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Originally Posted by Drew Hause
To argue that even at the turn-of-the-century the purchasers of steel products had no idea what they were buying (and didn't employ chemists and metallurgists to confirm) is just silly.


To suggest that anyone here made such an argument is even sillier. I would be interested in knowing what prompted this absurd statement???

However, there are examples of steel purchasers making poor decisions when purchasing steel. As we have discussed here in the past, the grade of steel used to fabricate the hull of the Titanic was not the best choice for side-swiping an iceberg in frigid salt-water.

Modern metallurgical testing equipment and methods are much more capable of confirming that testing a single sample of gun barrel steel will only tell you about the steel in that particular heat. Barrels with the same stamp that were produced a year earlier or later may be quite different. But fortunately, that variability has little bearing on the ability of a shotgun to handle standard loads.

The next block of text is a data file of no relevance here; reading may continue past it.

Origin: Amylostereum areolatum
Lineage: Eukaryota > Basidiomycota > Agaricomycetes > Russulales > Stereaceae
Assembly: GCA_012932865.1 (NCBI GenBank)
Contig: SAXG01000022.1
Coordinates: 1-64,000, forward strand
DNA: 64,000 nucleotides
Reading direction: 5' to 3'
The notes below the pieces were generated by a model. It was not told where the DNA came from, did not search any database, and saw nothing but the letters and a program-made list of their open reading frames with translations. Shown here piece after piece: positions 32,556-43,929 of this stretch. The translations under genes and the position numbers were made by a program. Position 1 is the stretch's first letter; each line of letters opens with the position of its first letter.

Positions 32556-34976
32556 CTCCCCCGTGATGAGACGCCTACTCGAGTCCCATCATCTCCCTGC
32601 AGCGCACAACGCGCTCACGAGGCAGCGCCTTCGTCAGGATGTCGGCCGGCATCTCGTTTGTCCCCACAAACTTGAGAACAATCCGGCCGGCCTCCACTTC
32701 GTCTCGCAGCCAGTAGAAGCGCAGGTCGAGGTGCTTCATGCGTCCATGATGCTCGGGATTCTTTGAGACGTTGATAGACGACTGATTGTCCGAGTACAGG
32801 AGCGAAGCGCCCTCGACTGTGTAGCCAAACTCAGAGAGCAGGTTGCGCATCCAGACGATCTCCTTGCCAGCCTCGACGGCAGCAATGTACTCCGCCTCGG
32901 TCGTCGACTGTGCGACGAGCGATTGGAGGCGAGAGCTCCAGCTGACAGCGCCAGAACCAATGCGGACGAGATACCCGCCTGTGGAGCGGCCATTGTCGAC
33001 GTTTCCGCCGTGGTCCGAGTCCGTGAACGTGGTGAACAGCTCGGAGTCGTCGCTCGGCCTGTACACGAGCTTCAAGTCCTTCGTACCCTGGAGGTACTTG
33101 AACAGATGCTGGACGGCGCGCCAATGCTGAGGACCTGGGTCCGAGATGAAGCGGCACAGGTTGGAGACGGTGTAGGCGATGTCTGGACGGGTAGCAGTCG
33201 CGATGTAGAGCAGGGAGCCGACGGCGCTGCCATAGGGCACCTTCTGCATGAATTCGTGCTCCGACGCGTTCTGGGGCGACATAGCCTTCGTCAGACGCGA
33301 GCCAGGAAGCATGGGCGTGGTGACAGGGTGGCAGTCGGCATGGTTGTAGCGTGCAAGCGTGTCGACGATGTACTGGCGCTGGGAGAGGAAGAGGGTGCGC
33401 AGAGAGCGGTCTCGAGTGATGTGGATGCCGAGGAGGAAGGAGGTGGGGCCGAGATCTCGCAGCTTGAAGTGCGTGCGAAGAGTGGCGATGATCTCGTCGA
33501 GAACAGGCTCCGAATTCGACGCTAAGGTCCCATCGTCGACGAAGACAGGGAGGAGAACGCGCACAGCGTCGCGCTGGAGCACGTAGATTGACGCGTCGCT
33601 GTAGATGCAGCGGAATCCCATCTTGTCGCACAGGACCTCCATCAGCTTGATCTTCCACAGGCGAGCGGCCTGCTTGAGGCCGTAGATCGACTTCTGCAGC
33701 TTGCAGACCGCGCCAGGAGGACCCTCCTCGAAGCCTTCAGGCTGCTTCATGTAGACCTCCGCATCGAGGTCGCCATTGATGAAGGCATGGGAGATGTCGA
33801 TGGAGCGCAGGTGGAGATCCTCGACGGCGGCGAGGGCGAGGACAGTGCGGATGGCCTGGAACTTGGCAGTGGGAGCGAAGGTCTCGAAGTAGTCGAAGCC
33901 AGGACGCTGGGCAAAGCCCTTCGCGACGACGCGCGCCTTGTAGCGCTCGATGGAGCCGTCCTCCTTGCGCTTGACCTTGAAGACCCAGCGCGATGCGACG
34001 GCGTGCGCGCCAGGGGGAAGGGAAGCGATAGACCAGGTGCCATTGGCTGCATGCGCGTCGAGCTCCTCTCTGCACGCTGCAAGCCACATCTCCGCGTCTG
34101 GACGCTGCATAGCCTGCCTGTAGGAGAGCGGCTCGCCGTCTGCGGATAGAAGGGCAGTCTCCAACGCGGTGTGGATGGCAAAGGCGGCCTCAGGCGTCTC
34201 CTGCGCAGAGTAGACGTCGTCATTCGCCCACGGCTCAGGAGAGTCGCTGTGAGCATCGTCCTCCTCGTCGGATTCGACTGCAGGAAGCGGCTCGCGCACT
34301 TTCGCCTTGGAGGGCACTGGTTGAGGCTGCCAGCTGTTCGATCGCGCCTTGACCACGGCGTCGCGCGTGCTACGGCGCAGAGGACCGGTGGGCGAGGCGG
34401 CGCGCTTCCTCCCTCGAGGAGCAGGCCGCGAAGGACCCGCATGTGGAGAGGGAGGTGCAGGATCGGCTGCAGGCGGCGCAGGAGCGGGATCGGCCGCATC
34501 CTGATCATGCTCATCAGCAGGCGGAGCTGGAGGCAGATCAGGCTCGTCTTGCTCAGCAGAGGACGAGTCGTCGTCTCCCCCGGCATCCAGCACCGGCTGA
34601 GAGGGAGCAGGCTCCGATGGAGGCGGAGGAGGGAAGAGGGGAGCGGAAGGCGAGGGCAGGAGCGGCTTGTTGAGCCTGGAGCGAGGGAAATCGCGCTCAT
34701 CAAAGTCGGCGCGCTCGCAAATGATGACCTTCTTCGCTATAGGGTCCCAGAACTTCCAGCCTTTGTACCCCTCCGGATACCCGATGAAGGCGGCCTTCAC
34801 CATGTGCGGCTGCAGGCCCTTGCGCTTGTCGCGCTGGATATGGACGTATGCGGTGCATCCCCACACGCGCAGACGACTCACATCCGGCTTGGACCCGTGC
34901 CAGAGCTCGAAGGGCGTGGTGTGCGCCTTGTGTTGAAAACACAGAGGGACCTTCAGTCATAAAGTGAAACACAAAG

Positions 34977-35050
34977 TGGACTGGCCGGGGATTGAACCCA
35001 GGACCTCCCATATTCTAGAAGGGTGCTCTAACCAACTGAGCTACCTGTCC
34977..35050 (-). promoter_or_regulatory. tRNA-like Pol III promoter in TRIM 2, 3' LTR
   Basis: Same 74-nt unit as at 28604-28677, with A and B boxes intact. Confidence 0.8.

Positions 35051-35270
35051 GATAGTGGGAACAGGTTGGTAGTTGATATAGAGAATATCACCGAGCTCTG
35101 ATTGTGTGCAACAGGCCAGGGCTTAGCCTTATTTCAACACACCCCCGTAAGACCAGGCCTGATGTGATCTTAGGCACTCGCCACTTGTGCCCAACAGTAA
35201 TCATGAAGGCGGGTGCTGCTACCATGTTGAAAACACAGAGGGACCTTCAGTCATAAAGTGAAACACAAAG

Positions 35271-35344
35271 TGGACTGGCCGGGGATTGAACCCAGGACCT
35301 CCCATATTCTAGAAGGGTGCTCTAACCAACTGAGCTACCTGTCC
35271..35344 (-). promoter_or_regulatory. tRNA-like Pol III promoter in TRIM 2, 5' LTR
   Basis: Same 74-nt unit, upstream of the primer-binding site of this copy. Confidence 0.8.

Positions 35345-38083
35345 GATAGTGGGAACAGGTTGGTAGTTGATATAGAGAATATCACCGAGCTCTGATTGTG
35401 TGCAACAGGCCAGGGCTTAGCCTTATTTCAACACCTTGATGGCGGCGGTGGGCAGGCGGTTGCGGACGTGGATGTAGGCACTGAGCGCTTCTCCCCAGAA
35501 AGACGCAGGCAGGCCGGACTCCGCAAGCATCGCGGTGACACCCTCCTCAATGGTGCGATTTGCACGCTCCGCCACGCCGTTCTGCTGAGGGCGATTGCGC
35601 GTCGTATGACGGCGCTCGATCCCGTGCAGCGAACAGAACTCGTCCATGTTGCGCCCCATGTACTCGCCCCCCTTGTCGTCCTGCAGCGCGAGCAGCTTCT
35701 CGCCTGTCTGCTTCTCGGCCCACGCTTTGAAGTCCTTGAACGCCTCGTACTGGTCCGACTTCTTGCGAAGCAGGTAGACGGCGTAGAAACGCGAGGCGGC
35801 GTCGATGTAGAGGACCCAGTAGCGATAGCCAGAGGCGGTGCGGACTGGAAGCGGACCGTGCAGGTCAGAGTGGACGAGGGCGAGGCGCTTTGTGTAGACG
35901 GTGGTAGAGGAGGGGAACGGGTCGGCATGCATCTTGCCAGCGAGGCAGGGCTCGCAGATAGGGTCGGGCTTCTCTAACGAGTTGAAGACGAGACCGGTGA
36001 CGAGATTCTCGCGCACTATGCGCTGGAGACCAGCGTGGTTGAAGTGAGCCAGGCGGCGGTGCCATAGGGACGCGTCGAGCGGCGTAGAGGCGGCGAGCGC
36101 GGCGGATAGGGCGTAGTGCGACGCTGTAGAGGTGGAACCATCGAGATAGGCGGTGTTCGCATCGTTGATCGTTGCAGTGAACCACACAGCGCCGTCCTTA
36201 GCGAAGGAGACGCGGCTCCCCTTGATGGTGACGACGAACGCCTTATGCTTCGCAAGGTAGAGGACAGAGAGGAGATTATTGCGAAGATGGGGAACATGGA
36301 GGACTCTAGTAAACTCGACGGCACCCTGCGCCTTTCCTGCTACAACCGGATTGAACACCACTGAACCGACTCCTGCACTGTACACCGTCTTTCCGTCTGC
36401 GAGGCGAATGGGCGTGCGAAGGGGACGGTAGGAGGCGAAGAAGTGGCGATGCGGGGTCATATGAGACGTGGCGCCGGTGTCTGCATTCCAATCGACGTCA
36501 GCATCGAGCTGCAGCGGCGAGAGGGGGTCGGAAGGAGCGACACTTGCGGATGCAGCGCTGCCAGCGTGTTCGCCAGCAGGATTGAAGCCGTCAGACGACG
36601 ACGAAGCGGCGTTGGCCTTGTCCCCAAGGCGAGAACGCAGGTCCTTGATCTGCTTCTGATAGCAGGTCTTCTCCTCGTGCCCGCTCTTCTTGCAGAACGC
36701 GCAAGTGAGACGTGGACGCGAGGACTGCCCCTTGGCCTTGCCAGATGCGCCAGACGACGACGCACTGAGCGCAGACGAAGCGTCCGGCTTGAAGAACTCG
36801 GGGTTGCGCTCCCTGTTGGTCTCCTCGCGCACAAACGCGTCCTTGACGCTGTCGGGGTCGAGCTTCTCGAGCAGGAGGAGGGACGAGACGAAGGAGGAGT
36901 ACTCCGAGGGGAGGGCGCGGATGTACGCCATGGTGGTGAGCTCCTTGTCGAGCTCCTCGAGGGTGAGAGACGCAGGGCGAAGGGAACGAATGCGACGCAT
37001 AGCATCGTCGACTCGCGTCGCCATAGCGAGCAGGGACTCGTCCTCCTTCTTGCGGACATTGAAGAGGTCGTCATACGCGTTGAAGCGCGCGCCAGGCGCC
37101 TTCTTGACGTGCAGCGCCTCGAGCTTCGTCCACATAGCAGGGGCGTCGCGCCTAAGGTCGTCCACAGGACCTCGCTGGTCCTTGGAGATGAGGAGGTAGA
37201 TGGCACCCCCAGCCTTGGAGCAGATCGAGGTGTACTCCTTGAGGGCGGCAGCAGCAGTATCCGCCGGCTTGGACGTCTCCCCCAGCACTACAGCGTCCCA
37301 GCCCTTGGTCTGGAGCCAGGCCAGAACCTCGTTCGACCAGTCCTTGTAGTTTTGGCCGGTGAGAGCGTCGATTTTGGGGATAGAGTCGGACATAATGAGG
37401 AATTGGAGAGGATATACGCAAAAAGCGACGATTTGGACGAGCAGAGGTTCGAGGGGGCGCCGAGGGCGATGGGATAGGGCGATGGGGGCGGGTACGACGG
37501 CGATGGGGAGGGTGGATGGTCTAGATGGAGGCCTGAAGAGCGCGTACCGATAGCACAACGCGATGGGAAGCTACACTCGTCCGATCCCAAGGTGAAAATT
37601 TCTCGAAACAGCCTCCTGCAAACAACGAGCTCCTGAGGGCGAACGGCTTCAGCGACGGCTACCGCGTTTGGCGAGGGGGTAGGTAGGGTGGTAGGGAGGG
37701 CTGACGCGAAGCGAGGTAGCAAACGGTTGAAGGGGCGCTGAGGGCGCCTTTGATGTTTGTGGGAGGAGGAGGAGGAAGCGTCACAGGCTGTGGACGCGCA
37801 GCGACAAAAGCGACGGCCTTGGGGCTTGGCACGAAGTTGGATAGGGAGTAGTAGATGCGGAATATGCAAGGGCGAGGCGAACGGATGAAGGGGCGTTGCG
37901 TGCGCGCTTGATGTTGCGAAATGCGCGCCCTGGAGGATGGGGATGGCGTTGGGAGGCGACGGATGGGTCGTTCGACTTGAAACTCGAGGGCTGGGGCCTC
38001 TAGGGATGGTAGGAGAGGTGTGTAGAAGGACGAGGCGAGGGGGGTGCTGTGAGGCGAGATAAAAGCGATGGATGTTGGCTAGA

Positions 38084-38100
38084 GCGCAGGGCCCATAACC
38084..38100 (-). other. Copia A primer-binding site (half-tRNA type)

A true sign of mental illness is any gun owner who would vote for an Anti-Gunner like Joe Biden.

ed good #590687 01/24/21 06:26 PM
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More courtesy of Bro. Raimey
https://doublegunshop.com/forums/ubbthreads.php?ubb=showflat&Number=354793&page=3
"The only break in this Whitworth tradition was in 1898, when the steel workers went on strike. Between July and December of that year Purdey's had to go to Krupp for barrels and made eighty-three guns with their tubes."

ed good #590764 01/25/21 01:12 PM
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Another very knowledgeable Damascus and Fluid Steel shotgun barrel guy was PeteM, who constantly proved to us that "Copy and Paste" research is not really a bad thing... so long as you actually understand the subject:

Originally Posted by PeteM
I should have looked earlier....

Metallurgy: The Art of Extracting Metals from Their Ores, and Adapting Them to Various Purposes of Manufacture
By John Percy
Published by J. Murray, 1864

http://books.google.com/books?dq=krupp+carbon&pg=PA837&id=RYpBAAAAIAAJ#PPA837,M1
Quote
Uniformity in grain, to which I have above alluded, is not an invariable characteristic of Krupp's steel ; for not long ago I received from Mr. Lloyd, chief engineer of the Navy, part of a fractured marine shaft made of this steel, which was very much more largely crystalline towards the centre than elsewhere.

The following is an analysis by Mr. Abel, of the lioyal Arsenal, of a portion of a cast-steel gun made by Krupp :

Carbon, combined 1.18%
Silicon 0.33%
Sulphur none.
Phosphorus 0.02%
Manganese trace.